Toxic Relationships & Learning to Walk Away from Friends

Toxic Friends

Best Friends, Maybe..

We were the best of friends or so it seemed. You know the type. The friends who can talk all day and still not run out of things to talk about. We had so much in common that we were almost the same person. There was absolutely nothing that I wouldn’t have done for him. And then things changed. Something happened that turned everything upside down. In the blink of an eye, we went from being the best of friends to being perfect strangers.

The events that led to the breakdown are relevant, but they don’t belong here. That story is for another time and place. The only relevant bit is the part where we stopped speaking, stopped acknowledging each other’s presence at all. When you see each other daily, that’s a feat, but we managed it just fine. I would never admit that I missed those conversations and he simply didn’t care at all. No longer friends, he said awful things about me. Everything was, of course, my fault.

Months went by and I gradually got use to hearing the things he was saying about me. I got use to us not speaking or interacting on any level. It wasn’t something I needed or craved anymore. Our friendship was dead. So what? Then, one day, I opened up the door to conversation. I had heard something and needed to get it off my chest, so I asked about it just to clear the air. We became friends again after that, but it didn’t last long.

We talked quite a bit, but only when I initiated the conversation. There was no intentional interaction on his part without me interacting first. Even though he said I wasn’t, I could feel that I was bothering him, that he didn’t want me around.

No more fight



Learning to Walk Away

Flash forward just a short few months and you’ll find me where I’m at now.  I spend a great deal of my thinking because I have so much time to myself to do just that. The downside to that is that I sometimes stress about stress before it even exists to stress about. The upside, though, is that I give myself plenty of time to open my own eyes. Thanks to that, I’ve realized so many things about this so-called friendship and it was just enough to make me realize that it was time to walk away.

Let me tell you, if you are the only one making an effort to keep things going, it isn’t friendship. If you’re friends as long as you remember not to really interact with them in any way at all, you’re not friends. We weren’t friends. I was an irritation and he was just trying to shut me up. That’s something that I’m fully capable of seeing now. I’m able to walk away knowing that at least I made an effort, regardless of his behavior.

If you ask him, he’ll tell you that he’s a complete ass to me. He has no problem admitting that and it’s not something that he’s willing to stop doing. Being an ass to me is something that he’s exceedingly proud of. He still tells people the worst things about me. He’ll encourage me to talk to him, but complain when I do. If I just leave him alone completely, if he doesn’t have to really acknowledge my existence, we can be friends. We were never friends. Never.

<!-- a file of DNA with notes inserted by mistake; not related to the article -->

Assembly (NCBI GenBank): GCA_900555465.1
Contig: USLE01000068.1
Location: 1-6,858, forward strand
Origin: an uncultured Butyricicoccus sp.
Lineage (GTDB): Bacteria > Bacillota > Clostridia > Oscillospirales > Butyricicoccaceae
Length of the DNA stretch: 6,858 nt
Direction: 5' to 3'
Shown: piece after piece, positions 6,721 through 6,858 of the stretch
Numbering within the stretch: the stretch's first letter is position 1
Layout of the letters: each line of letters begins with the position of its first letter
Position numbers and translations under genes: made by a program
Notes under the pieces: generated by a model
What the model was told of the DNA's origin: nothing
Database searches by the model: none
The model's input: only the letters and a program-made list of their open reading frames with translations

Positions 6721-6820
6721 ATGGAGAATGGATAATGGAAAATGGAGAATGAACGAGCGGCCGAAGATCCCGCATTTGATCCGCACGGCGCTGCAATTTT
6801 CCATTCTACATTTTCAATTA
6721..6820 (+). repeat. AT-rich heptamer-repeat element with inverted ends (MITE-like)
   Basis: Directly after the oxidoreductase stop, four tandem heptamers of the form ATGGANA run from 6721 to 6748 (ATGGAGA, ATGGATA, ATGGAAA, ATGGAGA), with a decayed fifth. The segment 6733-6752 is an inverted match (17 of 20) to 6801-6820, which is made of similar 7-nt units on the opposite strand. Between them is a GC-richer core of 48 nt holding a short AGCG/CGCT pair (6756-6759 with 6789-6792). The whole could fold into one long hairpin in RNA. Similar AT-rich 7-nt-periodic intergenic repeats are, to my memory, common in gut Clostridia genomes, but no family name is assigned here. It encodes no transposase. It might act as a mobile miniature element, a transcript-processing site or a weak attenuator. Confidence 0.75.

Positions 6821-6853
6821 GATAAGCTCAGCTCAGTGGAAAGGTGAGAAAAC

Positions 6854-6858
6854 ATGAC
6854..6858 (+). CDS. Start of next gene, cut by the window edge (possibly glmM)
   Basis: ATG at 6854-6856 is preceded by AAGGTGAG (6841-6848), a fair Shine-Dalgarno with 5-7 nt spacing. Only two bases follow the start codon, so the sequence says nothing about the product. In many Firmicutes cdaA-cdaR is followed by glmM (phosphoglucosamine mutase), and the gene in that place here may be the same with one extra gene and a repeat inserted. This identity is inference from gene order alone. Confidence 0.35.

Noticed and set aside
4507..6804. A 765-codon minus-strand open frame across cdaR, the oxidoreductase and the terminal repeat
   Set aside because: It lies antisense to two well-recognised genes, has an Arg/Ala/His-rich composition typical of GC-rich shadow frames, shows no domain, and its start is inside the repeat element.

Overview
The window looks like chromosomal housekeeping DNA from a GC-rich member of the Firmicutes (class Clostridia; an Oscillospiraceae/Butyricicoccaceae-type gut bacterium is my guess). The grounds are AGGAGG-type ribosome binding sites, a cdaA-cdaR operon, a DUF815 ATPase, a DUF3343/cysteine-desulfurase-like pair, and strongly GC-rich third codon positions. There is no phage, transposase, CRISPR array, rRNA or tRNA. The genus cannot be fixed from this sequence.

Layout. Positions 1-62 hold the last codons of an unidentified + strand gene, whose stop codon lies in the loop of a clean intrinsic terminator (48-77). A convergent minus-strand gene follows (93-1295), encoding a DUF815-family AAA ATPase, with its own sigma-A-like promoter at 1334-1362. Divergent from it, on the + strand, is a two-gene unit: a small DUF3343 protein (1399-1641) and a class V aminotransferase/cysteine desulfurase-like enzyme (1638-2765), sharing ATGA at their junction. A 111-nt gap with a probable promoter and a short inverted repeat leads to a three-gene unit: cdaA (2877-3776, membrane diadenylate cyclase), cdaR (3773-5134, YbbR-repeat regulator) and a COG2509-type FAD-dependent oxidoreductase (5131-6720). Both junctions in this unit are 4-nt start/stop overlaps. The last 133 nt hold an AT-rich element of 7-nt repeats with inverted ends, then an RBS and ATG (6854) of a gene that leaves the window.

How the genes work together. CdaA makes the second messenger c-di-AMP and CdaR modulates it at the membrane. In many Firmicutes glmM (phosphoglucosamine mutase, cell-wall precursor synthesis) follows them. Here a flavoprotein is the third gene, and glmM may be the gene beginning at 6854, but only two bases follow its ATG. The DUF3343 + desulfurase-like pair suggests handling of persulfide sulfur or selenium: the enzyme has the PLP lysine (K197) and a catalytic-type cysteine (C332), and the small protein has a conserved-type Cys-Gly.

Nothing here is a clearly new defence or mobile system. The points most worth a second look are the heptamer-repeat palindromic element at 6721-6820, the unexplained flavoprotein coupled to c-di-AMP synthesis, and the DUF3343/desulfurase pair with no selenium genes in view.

I’ve never had a friend who was embarrassed to be seen with me. That’s not what friendship is. I’ve never had a friend who found so much comfort in treating me so poorly. The point where I learned to walk away is the point where I decided that I deserved better. I know my self-worth. Even if someone else doesn’t see it, I have to value myself enough to never accept being treated so poorly. It was time to stop fighting. His friendship was toxic and I needed to move on.



Set a Standard

You know yourself better than anyone and, in knowing yourself, you know what you’re worth. Set a standard for your own life. Know your worth and refuse to accept anything less. People can only treat you badly if you allow it, so don’t allow it. Do not ever allow someone to disrespect you without being put in their place. That’s something I’ve learned more lately than ever before.

Even without saying it, he knew how I felt. That’s why, for the life of me, I don’t understand how he could always be so cruel. It was a game to him and my heart was a doormat. Telling me one thing, but saying something entirely different to other people. He’s no better than a teenage girl in that regard. Actually, I know teenage girls who are more mature than that. It took realizing that I’d had enough to raise my standards and stop allowing it. I will never again make room in my life for that type of behavior.

I’m better than that. I will always deserve better than that. Honestly, I don’t know anyone who deserves complete disrespect from so-called friends, so do yourselves a favor and don’t accept that behavior from anyone. Ever.


With love,

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